How MTV Markets To Millennial Recruits

Reason #847 I love the internet: Meeting the president of MTV (in person!) with a single tweet.

  Stephen Friedman and I–life is unreal sometimes.

With the MTV Movie Awards airing later tonight, it’s the perfect time to take a closer look at one of the quintessential brands for 12-34 year olds.Early last month, I heard about  MTV’s first Boston recruiting event for summer interns and new graduates only. Considering MTV’s significance to previous generations and the fact that they are undergoing a major strategic repositioning to reach millennials, I had to be there! Thanks to Twitter and the amazing people at MTV Insights, my dream came true and I got the inside scoop.

Here’s how MTV, a channel reaching 100 million millennials, branded itself to young employee-hopefuls (like me!).

Keep it Cool

Chris Colbert, CEO of Boston marketing firm Holland-Mark, has a theory that the way customers look at a companies’ brand is by reducing it to One Simple Thing, or OST.  For more about OST, check out my interview with Colbert here. When I look at MTV, their OST is “cool”.

With this event, MTV certainly lived up to its “cool” reputation. Unlike other recruiting events that occur in hotel lobbies or conference rooms, MTV rented out the space of one of Boston’s hottest clubs, Royale. In addition to blasting music, an enormous television screen and popcorn machines, the event was hosted by one of the famous VJs.  Sometimes, it was difficult to remember I was there for a recruiting event. However, this next action convinced me that MTV was serious business.

Bring Out The Big Guns

Left to Right: Friedman, Doyle and Cohen (sorry for the poor quality)

The fact that I met Stephen Friedman, president of MTV blows my mind. What other nationally known company would have the CEO introduce himself to entry level employees and interns? Yet, Mr. Friedman bravely faced down a line of green twenty somethings, shook hands and talked with everyone who waited. This action reinforced the message that fellow MTV executives echoed throughout the event: millennials are important–and we want to hear what you have to say.

“I want to hear what bands you’re listening to, what acts you’d want to see at awards shows”, Amy Doyle, the executive VP of music/talent repeated emphatically.  She elaborated that, working as an intern in the music department was like being a guinea pig in that, “we ask lots of questions”.  For a channel whose new bread-and-butter is millennials, working as a twentysomething certainly has its advantages.

In addition to some of the bigger names, MTV was smart enough to bring Matt Cohen, a market research associate, to give the actual perspective of a millennial employee.  As someone younger and still relatively new to the company, Cohen acted as a more accessible bridge for recruits to talk and relate to.

The best part of the event was being able to talk with people who were presenting. I enjoyed meeting and talking with Cohen about blogging and millennial market research. I was lucky enough to also talk to Paul B. Kelly, the director of integrated marketing about the challenges of traditional content/commercial format and the effectiveness of product placement supported by commercials. As a distributor for mtvU, the university branch, Victoria Nastri and I had an interesting conversation about how college students watch tv, a subject I’ve written about in the past. The fact that I was able to have these conversations as a recruit and not a full-time employee opened my eyes to just how big an investment MTV was making in attracting students.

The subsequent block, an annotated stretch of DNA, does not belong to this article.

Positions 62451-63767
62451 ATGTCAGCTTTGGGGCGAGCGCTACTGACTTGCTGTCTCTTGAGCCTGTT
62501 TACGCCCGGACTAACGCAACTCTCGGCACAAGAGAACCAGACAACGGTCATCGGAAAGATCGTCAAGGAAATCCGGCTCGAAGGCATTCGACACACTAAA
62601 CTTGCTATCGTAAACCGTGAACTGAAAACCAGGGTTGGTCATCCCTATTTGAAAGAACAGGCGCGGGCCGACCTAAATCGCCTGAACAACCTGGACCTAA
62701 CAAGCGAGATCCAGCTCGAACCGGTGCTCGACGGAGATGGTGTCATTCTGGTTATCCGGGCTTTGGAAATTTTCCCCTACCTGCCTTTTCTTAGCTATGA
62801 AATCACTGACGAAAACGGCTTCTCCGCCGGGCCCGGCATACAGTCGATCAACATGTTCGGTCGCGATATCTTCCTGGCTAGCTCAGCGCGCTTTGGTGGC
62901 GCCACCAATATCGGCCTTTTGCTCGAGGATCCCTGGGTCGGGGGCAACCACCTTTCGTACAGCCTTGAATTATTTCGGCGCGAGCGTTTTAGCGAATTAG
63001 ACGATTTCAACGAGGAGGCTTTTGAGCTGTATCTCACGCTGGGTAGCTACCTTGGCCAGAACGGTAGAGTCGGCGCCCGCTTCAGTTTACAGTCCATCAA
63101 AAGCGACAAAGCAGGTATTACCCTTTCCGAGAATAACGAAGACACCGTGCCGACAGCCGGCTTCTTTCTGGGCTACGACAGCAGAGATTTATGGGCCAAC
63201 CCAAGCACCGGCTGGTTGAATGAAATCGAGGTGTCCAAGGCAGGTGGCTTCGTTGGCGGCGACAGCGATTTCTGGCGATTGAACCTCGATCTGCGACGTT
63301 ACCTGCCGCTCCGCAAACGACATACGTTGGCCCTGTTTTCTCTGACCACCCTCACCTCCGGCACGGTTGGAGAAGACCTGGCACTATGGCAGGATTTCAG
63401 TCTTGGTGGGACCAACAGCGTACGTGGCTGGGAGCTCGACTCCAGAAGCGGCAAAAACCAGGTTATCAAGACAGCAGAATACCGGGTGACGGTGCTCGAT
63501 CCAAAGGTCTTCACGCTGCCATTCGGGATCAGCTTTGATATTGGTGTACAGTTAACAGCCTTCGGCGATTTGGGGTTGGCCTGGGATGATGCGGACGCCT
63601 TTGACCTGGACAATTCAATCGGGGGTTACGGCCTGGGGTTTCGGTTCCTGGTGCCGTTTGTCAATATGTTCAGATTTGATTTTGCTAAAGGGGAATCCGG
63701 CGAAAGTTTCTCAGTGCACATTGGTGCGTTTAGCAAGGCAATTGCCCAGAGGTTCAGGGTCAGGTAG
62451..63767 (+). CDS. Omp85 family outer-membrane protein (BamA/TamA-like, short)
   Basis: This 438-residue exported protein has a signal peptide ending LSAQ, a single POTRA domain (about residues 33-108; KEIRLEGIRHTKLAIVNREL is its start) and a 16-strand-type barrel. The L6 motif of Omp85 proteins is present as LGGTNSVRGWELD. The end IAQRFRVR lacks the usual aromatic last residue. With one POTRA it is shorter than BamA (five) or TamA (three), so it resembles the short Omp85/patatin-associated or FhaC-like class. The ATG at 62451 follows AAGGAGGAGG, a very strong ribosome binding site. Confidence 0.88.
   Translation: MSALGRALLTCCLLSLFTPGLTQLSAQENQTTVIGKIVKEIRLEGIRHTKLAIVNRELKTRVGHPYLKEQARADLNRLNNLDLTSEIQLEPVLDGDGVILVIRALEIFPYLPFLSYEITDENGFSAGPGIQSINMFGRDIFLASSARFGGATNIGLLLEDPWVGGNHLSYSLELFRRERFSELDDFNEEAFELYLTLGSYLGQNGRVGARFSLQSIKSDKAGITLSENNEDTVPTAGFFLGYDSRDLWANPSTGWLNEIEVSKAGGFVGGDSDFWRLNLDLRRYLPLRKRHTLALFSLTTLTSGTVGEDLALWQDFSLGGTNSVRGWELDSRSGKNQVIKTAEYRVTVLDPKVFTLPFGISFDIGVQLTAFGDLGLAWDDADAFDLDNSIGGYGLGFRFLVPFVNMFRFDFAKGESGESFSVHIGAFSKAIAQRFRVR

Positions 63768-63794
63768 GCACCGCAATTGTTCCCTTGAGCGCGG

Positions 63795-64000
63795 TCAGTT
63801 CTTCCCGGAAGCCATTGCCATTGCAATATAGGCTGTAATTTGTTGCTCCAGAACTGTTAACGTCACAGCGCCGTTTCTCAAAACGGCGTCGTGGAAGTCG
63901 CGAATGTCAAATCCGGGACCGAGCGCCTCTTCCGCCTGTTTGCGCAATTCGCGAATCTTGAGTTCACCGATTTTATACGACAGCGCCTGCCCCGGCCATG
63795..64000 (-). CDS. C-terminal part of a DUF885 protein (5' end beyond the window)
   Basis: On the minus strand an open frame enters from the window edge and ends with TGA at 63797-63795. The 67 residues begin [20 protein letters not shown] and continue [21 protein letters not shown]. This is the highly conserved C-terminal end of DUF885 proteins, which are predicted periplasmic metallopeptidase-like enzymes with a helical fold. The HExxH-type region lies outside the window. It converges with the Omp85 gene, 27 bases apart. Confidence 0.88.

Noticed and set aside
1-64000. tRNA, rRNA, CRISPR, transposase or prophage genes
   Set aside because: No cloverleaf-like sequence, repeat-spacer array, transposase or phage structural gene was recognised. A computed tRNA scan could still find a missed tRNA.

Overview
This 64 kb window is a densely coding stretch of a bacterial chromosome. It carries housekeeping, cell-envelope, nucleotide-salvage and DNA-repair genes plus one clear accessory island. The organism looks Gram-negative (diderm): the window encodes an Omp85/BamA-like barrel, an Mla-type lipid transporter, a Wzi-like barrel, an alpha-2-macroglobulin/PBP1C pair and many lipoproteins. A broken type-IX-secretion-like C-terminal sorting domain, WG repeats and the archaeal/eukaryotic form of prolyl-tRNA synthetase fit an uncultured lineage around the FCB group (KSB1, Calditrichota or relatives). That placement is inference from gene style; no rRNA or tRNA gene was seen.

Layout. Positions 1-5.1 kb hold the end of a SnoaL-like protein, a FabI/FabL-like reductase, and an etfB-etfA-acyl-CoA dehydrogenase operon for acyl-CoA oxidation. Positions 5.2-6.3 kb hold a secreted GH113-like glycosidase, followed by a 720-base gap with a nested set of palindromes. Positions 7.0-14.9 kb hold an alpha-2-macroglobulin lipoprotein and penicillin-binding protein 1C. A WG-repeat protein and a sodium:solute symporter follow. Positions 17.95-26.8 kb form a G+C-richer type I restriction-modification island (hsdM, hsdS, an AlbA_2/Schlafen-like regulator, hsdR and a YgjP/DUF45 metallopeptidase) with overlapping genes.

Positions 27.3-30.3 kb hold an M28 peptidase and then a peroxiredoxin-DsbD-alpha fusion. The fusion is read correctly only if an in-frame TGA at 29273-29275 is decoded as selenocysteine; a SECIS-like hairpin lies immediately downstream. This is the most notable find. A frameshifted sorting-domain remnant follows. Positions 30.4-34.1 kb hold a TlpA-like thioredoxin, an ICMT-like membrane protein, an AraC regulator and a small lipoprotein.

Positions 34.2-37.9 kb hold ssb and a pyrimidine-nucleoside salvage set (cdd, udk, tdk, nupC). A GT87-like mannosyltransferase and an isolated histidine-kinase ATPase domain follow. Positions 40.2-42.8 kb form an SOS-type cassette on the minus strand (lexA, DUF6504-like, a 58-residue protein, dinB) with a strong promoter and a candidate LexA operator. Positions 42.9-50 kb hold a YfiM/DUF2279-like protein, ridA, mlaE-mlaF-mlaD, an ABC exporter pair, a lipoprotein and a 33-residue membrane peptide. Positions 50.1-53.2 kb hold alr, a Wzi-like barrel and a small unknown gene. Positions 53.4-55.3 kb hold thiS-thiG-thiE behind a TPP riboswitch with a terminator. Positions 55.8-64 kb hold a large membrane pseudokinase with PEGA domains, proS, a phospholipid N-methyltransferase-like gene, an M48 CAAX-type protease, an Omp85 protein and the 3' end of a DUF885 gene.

MTV and Social Activism: 16 & Pregnant + Making the World a Better Place?

One aspect of the brand MTV repeatedly stressed was social activism.  From a long list of partnerships with non-profits to a video showing network volunteers in Africa, Friedman emphasized the activist mindset heavily in the presentation. He was even able to defend the network’s controversial show 16 & Pregnant, siting a study that demonstrates a decrease in teen pregnancy that cites the show as a major factor.

While I wouldn’t naturally pair MTV with social activism, Friedman definitely hit a point of interest with recruits. Over half the questions asked in the Q&A section regarded current MTV social action policies or partnerships as well as potential ones. Whether or not customers define the MTV brand with service, the channel made sure its recruits did–a strategy that seemed to match the majority of the attendees’ values.


MTV’s recruiting event was successful in leaving a positive impression on me. The event re-enforced the strong brand image I had of them, allowed me to meet and talk to game-changers in the field, and addressed the issues of corporate responsibility and nonprofit partnerships. I know these are elements I’ll be looking for in future recruiting events.

Hope you enjoy the MTV Movie Awards tonight. I’ll be on a plane to Russia for vacation (woohoo!), but I look forward to catching the highlights. For interesting notes on current millennial market research and perspectives, I’ve really enjoyed reading the MTV Insights blog. Thanks for reading everyone! Lindsey Kirchoff

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One thought on “How MTV Markets To Millennial Recruits

  1. Greetings! Very useful advice in this particular article!
    It’s the little changes that will make the largest changes.
    Many thanks for sharing!

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